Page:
Succession after Primogeniture: Another Offence Against Status Equivalence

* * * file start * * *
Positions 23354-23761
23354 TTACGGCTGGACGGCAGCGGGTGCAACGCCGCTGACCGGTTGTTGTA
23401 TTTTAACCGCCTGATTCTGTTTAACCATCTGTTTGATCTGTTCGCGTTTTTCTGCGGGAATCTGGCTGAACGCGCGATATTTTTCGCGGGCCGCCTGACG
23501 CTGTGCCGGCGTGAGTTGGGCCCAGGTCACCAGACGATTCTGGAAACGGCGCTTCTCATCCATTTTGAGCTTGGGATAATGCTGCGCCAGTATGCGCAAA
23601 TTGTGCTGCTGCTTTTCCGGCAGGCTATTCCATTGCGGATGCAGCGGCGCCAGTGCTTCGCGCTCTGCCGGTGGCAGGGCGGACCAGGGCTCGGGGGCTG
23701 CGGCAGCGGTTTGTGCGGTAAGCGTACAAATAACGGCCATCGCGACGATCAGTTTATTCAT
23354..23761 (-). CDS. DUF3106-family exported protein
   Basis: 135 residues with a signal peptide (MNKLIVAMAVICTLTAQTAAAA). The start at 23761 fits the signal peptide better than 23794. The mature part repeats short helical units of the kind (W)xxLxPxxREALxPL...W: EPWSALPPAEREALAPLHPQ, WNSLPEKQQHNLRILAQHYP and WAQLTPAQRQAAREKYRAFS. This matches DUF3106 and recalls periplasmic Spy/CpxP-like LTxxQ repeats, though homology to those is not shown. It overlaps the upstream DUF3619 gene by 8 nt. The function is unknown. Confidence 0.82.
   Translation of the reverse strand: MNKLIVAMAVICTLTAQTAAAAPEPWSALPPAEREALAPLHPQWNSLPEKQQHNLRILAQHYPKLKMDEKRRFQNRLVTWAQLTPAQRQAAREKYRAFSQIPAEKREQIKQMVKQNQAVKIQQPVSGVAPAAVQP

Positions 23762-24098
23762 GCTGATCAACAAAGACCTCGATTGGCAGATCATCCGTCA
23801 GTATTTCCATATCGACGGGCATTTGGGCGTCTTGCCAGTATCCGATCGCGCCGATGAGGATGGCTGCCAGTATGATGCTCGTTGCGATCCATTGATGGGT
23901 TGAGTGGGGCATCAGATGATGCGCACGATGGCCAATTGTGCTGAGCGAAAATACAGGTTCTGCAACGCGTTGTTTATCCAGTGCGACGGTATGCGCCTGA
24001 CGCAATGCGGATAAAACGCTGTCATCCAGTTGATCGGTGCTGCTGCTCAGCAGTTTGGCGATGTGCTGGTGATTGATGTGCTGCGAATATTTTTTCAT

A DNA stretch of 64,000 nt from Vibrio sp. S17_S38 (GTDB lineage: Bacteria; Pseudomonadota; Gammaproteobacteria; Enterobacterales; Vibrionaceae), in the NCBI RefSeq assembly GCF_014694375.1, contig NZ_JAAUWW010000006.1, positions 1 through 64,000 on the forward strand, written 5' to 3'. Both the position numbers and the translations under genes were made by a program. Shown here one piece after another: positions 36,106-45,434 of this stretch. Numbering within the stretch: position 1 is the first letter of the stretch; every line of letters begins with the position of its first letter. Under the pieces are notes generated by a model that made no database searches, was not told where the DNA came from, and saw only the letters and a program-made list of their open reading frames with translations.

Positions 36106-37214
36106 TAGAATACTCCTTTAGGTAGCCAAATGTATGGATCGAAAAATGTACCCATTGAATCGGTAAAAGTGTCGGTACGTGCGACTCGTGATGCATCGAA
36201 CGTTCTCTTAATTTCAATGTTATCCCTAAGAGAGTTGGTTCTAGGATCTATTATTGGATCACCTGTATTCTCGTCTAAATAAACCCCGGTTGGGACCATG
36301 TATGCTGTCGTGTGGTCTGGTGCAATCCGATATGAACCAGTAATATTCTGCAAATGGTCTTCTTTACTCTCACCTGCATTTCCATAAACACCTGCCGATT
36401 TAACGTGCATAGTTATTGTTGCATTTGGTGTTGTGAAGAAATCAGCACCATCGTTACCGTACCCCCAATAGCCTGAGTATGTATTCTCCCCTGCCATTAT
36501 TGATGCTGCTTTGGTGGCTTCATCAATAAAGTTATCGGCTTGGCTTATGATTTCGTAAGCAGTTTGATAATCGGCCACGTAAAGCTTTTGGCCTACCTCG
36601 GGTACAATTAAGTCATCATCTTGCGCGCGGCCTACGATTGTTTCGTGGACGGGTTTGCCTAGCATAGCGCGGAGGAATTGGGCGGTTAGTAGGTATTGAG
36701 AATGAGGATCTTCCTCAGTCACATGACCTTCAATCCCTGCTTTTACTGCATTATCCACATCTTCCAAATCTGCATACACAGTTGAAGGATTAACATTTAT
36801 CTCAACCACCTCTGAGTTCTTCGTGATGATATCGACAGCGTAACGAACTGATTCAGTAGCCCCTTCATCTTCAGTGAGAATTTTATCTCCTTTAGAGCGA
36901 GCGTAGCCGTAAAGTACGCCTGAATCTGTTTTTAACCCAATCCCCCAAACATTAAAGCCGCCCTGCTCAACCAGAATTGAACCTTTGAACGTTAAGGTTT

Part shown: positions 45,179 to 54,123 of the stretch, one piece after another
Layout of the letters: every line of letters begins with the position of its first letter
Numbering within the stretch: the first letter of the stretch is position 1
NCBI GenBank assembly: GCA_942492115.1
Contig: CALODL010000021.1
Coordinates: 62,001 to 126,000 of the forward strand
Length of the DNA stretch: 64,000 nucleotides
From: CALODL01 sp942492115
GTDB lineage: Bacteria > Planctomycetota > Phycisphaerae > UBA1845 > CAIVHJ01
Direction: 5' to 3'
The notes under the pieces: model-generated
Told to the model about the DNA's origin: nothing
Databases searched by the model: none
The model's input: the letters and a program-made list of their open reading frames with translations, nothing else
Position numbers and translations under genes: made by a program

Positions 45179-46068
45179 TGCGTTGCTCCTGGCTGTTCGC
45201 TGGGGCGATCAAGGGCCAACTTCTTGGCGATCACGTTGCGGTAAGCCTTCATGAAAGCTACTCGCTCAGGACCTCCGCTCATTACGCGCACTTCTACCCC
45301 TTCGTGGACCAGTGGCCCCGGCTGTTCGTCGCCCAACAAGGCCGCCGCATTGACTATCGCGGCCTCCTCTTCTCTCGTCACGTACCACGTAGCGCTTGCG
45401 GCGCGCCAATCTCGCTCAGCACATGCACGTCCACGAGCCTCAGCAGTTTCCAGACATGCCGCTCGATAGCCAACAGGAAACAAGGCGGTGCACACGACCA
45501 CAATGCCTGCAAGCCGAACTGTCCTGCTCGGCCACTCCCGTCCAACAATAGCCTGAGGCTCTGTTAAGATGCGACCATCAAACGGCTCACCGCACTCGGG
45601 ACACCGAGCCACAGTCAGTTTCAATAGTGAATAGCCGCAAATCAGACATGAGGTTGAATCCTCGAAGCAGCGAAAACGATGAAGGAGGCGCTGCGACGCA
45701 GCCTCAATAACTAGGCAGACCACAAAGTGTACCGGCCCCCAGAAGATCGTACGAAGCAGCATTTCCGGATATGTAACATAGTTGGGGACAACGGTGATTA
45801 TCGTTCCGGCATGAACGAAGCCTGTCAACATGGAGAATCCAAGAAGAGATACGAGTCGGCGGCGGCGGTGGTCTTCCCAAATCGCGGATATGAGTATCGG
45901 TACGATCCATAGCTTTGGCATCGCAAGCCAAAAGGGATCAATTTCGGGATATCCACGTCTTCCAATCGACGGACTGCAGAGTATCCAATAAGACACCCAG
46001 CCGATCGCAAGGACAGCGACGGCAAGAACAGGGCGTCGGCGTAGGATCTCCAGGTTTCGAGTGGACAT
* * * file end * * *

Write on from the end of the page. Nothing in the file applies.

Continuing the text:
If status equivalence directed royalty’s choices of spouses, it is reasonable to assume that the same imperative was valid for succession as well, because status was hereditary. Royalty needed offspring to ensure that power was maintained within the family. The natural event of childbirth was thus converted into a dynastic event. However, it was not always easy for couples to fulfil their dynastic duty to bear issue, particularly at times of high infant mortality and high frequencies of miscarriages and stillbirths. If we consider infant mortality only—which in my data set comprises deaths under the age of 20—royals were indeed not safeguarded against the premature death of their offspring. Between 1500 and 1800, infant mortality in the royal families of seven monarchies was 44 per cent, when Prussia is excluded due to the lack of accurate records for the sixteenth century. Premature deaths were above average in England (58 per cent), Russia (48 per cent) and France (46 per cent), followed by Spain (43 per cent), Sweden (43 per cent), Austria (40 per cent) and Denmark (35 per cent). In the most extreme cases, the majority of children born into a royal family died before age 20, casting uncertainty over succession. As told earlier, a series of cousin marriages in successive generations increased the rate of infant mortality, but infant mortality could also be high in monarchies where cousin marriages were relatively rare, as in Russia. Eleven of Tsar Peter I’s (r. 1682-1725) children, 14 in total from his two marriages, did not survive to age 20. Queen Anne of England (r. 1702-14) was even more unfortunate: she gave six live births (in addition to six stillbirths and four miscarriages), but none of these children survived. More generally, the Tudor and Stuart dynasties were exceptionally unlucky with the survival of their offspring: from Henry VIII to Anne, in other words, from the first birth in 1510 to the last one in 1698, altogether 46 children were born into these royal families, but 28 (61 per cent) died before reaching the age of 20.